DETROIT (Reuters) - Consumer Reports magazine awarded a near-perfect score to Tesla Motors Co’s TSLA.O Model S, citing the electric car’s power, “pinpoint” handling and quiet, well-crafted interior.
The score of 99 out of 100 puts the Model S far ahead of other electric and gas-powered rivals, including the Porsche Panamera sports car and the Fisker Karma plug-in hybrid.
“Slipping behind the wheel of the Tesla Model S is like crossing into a promising zero-emissions future,” the highly influential magazine said in its review on Thursday. “It’s what Marty McFly might have brought back in place of his DeLorean in ‘Back to the Future’.”
Consumer Reports last gave a near-perfect score six years ago to the Lexus LS 460L luxury sedan made by Toyota Motor Corp, according to the magazine, which has more than 8 million subscribers.
The positive review comes on the heels of Tesla reporting its first quarterly profit in its 10-year history. Chief Executive Elon Musk is attempting to reach a broader group of buyers with the Model S electric sedan.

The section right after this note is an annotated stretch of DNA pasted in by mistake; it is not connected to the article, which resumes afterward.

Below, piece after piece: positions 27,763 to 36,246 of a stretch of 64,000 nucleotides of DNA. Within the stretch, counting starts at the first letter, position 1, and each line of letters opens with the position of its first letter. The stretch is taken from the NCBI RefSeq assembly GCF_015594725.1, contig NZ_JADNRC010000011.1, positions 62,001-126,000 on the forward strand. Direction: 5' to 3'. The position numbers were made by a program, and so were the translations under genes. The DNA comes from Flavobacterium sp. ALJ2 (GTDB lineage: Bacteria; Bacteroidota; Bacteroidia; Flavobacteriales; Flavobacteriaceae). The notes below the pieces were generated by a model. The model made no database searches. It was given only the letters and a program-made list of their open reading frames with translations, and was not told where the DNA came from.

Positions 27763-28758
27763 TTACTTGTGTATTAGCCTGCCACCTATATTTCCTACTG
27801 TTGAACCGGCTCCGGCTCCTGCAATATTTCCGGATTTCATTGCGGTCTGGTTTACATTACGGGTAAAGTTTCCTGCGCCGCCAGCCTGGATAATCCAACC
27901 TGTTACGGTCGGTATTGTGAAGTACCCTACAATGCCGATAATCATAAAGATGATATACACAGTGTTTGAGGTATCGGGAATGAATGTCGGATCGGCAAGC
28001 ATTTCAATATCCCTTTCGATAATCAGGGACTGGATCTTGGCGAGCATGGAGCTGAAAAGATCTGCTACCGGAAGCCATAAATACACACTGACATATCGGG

Consumer Reports said a Model S equipped with an 85 kilowatt hour battery was able to get 200 miles between electric charges. Range varied between 180 miles on cold winter days to about 225 miles in more moderate temperatures.
The main drawbacks of the Model S include its limited range when compared to conventional gas-powered cars. The car also takes 12 hours to charge on a 240-volt electric-car charger.
“When it’s left unplugged, we noted a parasitic loss of energy that amounts to 12 to 15 miles of range per day,” the magazine said. “That could be a concern if, say, the car is parked at an airport for an extended period. Tesla has promised a fix for that.”
The Model S starts at around $70,000 with a 60 kilowatt hour battery before a federal tax credit. A sedan equipped with a larger, 85 kilowatt hour battery starts around $80,000. Consumer Reports recommended buying the sedan with the larger battery.
Reporting by Deepa Seetharaman; Editing by Chris Gallagher